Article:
The micro-lending revolution, which made it possible for community-based lending institutions to bundle together micro-donations of $25 into loans for entrepreneurs in emerging markets, is making its way to your local Starbucks. Starting November 1, if your local bank won’t give your small business a loan, you might just be able to receive financing from hundreds of thousands of everyday coffee-drinking Americans who care about bringing jobs back to their community. At over 7,000 Starbucks coffee shops around the nation, patrons will be able to submit micro-donations as small as $5, which will then be re-packaged into larger loans for worthy local businesses.
The Create Jobs for USA micro-lending plan, which came to life through the vision of Starbucks Chairman Howard Schultz as well as the support of the Opportunity Finance Network, is brilliant in its simplicity: groups of individuals, by combining their limited financial resources together at the grassroots level, can effect change on a scale that large financial institutions can not (or will not). The national reach of Starbucks, combined with the generosity of coffee drinkers willing to donate $5 or more at the same time that they’re willing to drop approximately the same amount for a Pumpkin Spice Latte, means that this new micro-lending initiative can have a real impact. In fact, according to Starbucks, every $3,000 raised through customers will create 1 new job in America. Every $5 donation has a multiplier effect, making it possible for businesses to raise $35 in total financing. At a time when small businesses help to create 50% of all new jobs in America, this means that every $5 donation could have a very real impact on the ability for communities to revitalize through new jobs creation.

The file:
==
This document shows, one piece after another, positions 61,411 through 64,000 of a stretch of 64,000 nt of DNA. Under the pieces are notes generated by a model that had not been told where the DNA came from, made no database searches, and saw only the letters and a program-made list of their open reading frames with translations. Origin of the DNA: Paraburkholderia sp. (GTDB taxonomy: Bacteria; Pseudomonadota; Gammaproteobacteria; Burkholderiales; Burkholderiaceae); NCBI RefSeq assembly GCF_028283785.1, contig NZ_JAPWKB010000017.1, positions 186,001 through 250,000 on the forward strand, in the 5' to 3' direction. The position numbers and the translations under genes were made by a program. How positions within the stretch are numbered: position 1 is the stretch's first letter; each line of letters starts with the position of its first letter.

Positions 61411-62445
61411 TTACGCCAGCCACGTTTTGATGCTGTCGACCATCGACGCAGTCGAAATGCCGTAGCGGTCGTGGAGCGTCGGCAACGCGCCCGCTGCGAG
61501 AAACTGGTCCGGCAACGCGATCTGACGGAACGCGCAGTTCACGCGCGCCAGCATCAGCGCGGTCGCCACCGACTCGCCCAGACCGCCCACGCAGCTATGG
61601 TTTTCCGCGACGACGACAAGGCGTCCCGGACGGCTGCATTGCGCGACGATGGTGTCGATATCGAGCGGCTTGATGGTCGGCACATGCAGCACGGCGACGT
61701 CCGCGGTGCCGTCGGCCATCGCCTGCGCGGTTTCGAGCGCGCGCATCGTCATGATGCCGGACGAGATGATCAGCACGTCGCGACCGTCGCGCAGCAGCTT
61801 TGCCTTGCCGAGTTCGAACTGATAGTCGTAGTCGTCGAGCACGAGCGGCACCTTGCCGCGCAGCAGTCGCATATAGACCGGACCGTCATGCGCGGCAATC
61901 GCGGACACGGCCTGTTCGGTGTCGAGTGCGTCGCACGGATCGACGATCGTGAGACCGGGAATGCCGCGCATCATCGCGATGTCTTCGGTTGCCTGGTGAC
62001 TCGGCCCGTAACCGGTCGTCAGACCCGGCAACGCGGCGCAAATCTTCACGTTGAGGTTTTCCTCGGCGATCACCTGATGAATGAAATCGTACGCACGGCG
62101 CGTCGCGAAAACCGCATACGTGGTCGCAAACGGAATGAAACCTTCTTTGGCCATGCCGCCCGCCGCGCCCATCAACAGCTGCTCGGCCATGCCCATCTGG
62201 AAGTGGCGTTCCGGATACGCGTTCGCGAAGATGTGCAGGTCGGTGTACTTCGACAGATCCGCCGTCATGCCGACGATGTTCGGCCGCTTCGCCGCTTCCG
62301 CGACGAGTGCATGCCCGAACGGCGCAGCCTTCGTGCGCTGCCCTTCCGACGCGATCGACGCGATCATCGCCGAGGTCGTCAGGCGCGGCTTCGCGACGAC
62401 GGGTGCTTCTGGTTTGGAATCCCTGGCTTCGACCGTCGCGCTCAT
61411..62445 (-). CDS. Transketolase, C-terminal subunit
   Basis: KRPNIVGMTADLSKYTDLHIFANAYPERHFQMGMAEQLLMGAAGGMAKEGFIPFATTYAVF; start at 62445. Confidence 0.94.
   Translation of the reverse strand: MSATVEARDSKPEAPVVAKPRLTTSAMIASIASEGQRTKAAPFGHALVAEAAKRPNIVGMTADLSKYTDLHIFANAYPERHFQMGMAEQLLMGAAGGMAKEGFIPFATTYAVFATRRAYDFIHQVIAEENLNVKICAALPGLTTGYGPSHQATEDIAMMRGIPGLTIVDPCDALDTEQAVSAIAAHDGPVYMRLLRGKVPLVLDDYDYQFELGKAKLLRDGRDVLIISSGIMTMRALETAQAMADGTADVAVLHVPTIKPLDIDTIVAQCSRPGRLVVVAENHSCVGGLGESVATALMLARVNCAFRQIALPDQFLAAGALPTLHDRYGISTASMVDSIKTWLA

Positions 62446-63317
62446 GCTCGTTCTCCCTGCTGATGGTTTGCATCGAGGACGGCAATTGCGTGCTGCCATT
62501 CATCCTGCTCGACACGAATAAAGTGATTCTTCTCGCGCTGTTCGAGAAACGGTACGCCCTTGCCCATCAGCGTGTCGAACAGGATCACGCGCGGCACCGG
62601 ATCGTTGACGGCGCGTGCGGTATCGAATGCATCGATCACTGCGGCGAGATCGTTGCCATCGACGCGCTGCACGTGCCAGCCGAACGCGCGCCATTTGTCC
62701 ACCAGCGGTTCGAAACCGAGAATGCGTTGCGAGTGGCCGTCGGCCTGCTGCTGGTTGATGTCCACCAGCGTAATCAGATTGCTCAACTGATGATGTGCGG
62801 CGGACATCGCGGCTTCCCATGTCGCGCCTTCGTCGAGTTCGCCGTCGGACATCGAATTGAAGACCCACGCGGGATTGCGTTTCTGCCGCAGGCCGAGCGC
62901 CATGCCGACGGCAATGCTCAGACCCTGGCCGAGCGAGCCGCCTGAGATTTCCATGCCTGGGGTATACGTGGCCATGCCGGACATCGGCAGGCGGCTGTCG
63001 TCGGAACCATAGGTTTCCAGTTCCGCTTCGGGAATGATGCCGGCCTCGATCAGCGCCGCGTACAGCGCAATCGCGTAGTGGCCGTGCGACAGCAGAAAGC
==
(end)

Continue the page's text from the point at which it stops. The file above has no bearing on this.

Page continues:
In fact, if all goes according to plan, the Starbucks initiative could take off on a national level as other retailers also line up to participate. Imagine socially progressive businesses like Benetton or Body Shop also getting in on the action, accepting micro-donations for local businesses the same way they might accept micro-donations for charitable causes. And what happens if celebrities start to wear the new Starbucks “Indivisible” bracelets the same way they might wear Lance Armstrong’s “Live Strong” yellow bracelets?
Good things come in small packages. Consider the success of other micro-lending experiments across the U.S. — Kiva City has aleady extended its wildly popular micro-lending initiative to American cities like Detroit and New Orleans in an attempt to bring the power of grassroots financial action to economically-distressed communities. In fact, President Clinton recently helped launch the Kiva City micro-lending initiative on a national scale, bringing the power of micro-loans to places like Milwaukee and Pittsburgh. Certainly, micro-lending is a Big Idea worthy of Presidential attention (hint, hint).
The strategic genius of the Starbucks move is being able to marry social responsibility with the most important issue of the year – jobs creation – in a timely way that seamlessly integrates into the culture of the company and values of the customer base. (Even if you’re not a big Starbucks fan, admit it — Dunkin’ Donuts pulling this off would have been a lot harder, even if America Runs on Dunkin’) There’s a lot to be said for Starbucks continually staying at the forefront of important social and cultural trends, especially where social responsibility and capitalism intersect. The fact that an American icon like Starbucks is embracing micro-lending — an innovation which originally launched in the developing world — is perhaps the clearest sign yet that the flow of innovations from emerging markets into mature markets will continue to accelerate, especially if the standard of living in these “developed” markets continues to erode.
[image: Original Starbucks via Wikimedia Commons]